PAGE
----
"I also believe we have a problem with our social welfare system. There are so many opportunities at entry level in our business, but some of the feedback we get is that it just isn't worth it because potential employees can get more on social welfare.

"That is an issue we deal with every day. And believe it or not, it's not just the younger people, it's their parents getting involved.

"Parents are contacting us as part of the interview process and are also asking their children why would they go into a role at entry level when they can get more on social welfare or jobseeker's unless you can command a salary of €40,000 or more?

"These young people are missing out on the learning aspect of employment and the benefits of contributing to society.

"Outside of my career, I do a lot of mentoring work. As business leaders we need to be aligned and we need general rules of engagement in terms of what is acceptable in business with so many challenges ahead."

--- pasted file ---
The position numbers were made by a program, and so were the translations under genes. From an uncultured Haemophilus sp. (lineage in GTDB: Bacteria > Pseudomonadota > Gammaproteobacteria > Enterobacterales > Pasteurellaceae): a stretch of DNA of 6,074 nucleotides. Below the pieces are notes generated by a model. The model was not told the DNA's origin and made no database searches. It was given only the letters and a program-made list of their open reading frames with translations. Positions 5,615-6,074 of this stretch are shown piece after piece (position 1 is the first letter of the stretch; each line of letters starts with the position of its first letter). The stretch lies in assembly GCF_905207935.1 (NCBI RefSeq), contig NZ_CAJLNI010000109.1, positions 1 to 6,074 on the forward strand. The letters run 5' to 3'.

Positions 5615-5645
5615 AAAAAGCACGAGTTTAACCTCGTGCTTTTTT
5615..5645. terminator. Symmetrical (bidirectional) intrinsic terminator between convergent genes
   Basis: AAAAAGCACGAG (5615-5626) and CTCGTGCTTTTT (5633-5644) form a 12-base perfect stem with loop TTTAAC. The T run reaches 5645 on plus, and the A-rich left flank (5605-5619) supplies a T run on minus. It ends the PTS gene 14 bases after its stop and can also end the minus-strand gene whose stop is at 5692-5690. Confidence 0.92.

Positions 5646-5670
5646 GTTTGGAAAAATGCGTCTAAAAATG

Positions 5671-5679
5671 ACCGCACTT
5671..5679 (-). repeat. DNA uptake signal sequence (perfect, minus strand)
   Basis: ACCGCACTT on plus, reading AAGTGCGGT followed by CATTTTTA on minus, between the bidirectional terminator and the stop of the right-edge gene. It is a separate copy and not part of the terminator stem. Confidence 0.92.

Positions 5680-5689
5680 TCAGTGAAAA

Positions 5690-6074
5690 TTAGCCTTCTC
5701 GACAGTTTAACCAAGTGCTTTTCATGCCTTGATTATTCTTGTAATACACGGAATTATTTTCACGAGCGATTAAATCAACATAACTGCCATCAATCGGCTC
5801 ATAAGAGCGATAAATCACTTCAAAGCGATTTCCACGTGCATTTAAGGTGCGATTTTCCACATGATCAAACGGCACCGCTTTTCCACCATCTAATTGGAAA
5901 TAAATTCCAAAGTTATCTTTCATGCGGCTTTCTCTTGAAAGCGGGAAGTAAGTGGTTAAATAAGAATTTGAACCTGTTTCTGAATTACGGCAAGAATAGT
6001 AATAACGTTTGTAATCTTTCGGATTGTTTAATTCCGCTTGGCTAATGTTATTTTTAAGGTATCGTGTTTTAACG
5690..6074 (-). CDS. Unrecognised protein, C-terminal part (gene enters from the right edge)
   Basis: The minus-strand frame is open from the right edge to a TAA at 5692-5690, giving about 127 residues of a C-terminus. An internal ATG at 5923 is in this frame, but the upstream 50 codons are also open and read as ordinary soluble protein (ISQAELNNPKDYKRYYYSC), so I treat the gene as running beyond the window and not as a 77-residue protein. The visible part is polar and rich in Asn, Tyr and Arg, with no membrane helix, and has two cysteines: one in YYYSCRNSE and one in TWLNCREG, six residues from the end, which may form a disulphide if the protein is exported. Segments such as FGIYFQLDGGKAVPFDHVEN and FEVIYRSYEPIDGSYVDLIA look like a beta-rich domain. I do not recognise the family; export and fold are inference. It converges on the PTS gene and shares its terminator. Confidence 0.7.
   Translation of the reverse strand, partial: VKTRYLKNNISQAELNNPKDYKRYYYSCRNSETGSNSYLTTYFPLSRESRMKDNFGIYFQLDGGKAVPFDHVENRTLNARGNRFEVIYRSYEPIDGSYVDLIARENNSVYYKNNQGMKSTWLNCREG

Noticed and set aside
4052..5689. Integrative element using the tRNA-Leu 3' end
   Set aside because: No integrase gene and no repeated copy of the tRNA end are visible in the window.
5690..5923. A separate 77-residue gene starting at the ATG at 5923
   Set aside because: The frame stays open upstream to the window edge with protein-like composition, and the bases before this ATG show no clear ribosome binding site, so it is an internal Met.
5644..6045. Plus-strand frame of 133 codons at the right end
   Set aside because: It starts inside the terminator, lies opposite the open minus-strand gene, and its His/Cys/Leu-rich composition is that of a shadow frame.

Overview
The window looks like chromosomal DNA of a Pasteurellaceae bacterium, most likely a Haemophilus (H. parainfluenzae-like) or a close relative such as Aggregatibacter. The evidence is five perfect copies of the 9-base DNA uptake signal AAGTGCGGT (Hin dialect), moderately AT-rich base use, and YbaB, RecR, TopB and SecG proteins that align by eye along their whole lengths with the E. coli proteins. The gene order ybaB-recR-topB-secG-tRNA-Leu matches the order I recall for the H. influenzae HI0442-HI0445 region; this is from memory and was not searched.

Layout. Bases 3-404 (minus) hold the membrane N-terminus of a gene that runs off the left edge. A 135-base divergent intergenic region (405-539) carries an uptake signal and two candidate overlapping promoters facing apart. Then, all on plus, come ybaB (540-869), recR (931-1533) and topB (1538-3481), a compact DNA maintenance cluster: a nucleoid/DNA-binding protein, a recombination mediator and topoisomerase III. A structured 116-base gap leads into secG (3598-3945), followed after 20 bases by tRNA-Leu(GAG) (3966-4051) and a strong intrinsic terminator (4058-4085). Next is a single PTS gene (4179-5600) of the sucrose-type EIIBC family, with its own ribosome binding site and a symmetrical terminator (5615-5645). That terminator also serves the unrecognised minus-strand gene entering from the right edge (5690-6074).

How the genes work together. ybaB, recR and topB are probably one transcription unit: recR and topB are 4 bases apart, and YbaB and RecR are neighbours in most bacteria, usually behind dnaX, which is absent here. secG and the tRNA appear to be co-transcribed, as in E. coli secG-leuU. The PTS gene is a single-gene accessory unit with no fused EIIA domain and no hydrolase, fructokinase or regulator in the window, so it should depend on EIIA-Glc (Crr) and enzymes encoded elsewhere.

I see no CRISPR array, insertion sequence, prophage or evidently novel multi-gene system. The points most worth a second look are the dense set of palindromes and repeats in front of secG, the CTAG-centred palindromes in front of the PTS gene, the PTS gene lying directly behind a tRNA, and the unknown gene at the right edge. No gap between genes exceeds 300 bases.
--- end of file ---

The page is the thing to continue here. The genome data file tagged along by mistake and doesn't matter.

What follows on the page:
According to Butler, the company has had to adapt its approach to hiring for its clients because of the challenges in the market.

"We can't compromise on this because it is our brand and our reputation and our clients' reputation. We are now investing about three times more in human resources than we were three years ago.

"In any given week we have about 40 vacancies so you are constantly recruiting and interviewing people and it is taking us three times more in terms of resources etc in finding those people," she said.

Challenges aside, Butler said that the Irish can-do attitude gives us a distinct advantage, although there are ongoing challenges for a small country trying to fight for investment in an increasingly global market and against the backdrop of Brexit.

"We are a smaller country, but per capita our contribution is high. One of our advantages is our culture and our people.

"It is a country that is built on relationships and while this is changing, our psyche is different. We strive to make things work, we'll find a way to do it.

"But I would worry that we are beginning to lose that. As business leaders we need to communicate what is and is not acceptable. And what doesn't work is short-termism."